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"There is a certain character or style, (if I may use the expression) in the operations of Divine Wisdom;-something which every where announces, amidst an infinite variety of detail, an inimitable unity and harmony of design." DUGALD STEWART.

"We ought to expect to see one course of divine action impressed with the same signatures, which we trace on another, proceeding from the same source." PALFREY'S ACADEMICAL LECTURES.

As the Man of Nazareth went about announcing the approach of the Kingdom, pourtraying its grand spiritual characteristics, and warning men of the absolute necessity of personal holiness as a preparation for its blessedness, he performed numerous acts of unprecedented power and mercy. The sick were healed, the blind restored to sight, and the dead raised to life by the touch of his hand or the word of his mouth.

These acts are what we term the Christian Miracles. By some they are rejected as essentially incredible. By others, who recognise the divinity of the words and character of Jesus, they are neither acknowledged nor denied. While others again warmly



affirm their truth, insist upon their importance, but believe that they were principally valuable at the time when they occurred, and to the persons in whose presence they were wrought, and feel no interest in them for themselves, valuing them not for any intrinsic worth, but merely as fundamental to other facts or truths. Their belief in them amounts to but little more than a vehement assertion of their reality.

These false impressions respecting the miracles of Jesus may be traced to a false theory of the facts. That some have pronounced them incredible, that others have been at a loss to form any satisfactory idea of them, and that even those who have maintained their truth, have yet failed to feel their value-all is owing to the false representation which has been given of their nature and design. They are represented as violations or suspensions of the established laws of Creation, alterations of the Divine method, changes in the way of the Divine proceeding. It is not affirmed in so many words that the Universe is a machine. But such has been the prevalent mode of describing the miracles, that the idea is unavoidably produced of a huge mechanism, whose regular action was on a particular occasion interrupted, simply to exhibit the power of the Great Superintendant attesting the authority of Christ, as if, on all other occasions, God sat passively apart, and only then put forth his own right hand, and produced certain effects, for the occurrence of which there was no provision in the original plan and construction of things. Such, as nearly as I am able to describe it, is the common view of the miracles. It is insisted that they must be regarded in this way, or they are not believed in at all, as if the rejection of a particular theory of the facts were not perfectly con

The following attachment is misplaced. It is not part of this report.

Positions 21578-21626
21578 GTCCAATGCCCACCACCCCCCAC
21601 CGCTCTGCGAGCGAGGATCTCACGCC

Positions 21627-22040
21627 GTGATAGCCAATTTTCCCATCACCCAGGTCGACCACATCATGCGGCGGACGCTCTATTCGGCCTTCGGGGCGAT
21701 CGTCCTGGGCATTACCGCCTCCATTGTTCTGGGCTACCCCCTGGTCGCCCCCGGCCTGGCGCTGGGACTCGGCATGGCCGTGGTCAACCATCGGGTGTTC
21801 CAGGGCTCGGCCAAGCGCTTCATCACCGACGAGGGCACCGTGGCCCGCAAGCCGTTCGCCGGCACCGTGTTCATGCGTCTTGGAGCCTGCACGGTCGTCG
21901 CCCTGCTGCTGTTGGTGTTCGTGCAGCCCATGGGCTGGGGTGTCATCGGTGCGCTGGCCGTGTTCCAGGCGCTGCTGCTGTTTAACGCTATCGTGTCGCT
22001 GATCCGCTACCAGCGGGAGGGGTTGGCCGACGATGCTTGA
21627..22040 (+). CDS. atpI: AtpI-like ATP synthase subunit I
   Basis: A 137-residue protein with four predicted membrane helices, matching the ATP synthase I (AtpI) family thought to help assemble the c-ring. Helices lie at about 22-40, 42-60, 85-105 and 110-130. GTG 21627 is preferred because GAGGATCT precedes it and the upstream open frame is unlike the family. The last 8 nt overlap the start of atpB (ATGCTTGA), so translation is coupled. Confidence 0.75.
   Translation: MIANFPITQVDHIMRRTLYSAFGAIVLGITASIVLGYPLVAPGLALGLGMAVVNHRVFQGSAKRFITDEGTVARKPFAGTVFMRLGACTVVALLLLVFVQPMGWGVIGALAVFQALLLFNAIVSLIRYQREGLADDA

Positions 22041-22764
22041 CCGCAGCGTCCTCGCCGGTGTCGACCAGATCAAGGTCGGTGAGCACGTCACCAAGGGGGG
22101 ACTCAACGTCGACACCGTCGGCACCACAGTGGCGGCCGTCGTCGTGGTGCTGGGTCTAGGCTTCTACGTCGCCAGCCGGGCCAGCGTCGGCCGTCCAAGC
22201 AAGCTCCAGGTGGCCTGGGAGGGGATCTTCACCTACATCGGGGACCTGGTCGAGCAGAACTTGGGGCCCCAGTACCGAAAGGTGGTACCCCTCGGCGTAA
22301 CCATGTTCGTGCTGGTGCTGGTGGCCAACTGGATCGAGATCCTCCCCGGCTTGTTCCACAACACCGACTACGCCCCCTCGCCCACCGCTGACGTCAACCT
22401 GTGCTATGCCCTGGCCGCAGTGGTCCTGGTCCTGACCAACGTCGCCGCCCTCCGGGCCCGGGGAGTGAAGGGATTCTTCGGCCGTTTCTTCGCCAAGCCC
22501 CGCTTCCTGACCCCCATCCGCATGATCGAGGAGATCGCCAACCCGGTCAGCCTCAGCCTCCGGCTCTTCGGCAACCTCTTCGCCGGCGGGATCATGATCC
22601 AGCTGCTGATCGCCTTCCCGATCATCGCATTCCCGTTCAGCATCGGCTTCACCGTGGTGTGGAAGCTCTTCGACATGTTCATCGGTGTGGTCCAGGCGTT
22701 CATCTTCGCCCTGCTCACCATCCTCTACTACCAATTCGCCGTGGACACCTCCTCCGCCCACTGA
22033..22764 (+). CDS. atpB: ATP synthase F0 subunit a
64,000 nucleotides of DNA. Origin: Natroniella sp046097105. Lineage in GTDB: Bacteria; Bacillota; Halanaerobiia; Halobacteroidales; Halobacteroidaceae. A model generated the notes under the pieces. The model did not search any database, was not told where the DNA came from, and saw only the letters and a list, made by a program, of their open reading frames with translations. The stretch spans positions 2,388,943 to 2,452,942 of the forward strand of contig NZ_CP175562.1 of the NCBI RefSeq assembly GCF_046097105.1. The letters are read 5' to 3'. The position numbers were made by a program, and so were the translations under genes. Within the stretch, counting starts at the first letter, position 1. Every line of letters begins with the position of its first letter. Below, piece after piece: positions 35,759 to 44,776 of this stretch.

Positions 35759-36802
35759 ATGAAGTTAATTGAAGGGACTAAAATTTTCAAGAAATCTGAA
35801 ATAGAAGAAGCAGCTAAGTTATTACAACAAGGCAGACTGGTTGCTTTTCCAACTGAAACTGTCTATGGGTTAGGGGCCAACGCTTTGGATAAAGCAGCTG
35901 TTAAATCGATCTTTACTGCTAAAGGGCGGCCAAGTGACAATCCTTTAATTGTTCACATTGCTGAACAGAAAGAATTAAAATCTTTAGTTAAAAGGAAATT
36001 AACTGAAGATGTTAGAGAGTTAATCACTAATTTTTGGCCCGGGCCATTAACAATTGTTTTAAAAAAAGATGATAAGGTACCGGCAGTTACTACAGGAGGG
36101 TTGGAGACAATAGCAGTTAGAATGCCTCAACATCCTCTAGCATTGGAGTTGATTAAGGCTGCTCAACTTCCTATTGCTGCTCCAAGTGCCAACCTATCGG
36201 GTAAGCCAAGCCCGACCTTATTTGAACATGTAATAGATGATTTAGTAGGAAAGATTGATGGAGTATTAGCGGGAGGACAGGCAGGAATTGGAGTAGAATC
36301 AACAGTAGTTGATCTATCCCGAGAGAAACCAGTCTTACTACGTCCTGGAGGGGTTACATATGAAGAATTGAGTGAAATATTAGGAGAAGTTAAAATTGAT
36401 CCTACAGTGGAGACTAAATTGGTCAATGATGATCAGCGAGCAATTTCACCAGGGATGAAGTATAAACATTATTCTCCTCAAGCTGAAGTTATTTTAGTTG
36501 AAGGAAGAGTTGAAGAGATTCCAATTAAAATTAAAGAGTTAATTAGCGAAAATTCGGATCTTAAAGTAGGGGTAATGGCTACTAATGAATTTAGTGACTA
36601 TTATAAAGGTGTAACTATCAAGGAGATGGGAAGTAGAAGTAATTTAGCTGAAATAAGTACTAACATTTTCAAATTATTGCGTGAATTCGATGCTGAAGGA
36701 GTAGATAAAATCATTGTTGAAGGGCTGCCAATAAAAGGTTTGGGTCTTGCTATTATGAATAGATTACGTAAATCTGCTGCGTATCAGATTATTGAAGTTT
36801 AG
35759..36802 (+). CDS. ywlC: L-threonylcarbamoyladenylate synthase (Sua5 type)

sistent with the fullest admission of the facts themselves.

But it is not my purpose to enlarge upon the erroneousness of the common view of the miracles. Upon this point I have only two remarks to offer.


In the first place it is observable that there is nothing in the term miracle,' that requires us to regard the facts to which this name is given as violations of the laws of nature. Its meaning is simply a wonder.'

And secondly, there is not the shadow of authority in the Scriptures themselves, for the opinion that the wonderful works of Jesus, were departures from the established order of nature, however much they vary from the order of human experience. It is true he referred them directly to the Father. "The Father that dwelleth in me, he doeth the works." But precisely with the same explicitness did he refer other events, confessedly within the course of nature, to the immediate agency of God. "Blessed art thou, Simon, son of Jonas," said he to Peter, who had just avowed his faith in him as the Christ, "for flesh and blood hath not revealed it unto thee, but my Father who is in Heaven." Did he mean to say that Peter had been the subject of a special revelation, that, in this case, the common laws of the mind had been suspended, in short, that a miracle (using the word in its popular sense) had been wrought in Peter? Surely not. The plain fact was, Peter had come to the recognition of Jesus as the Christ, not by relying on human authority, 'flesh and blood,' not under the guidance of fleshly passions, but through an ingenuous and true spirit of mind, which is the spirit of God in the soul. And it is unnecessary to suppose that Jesus intended, by the foregoing language, to state any thing more than this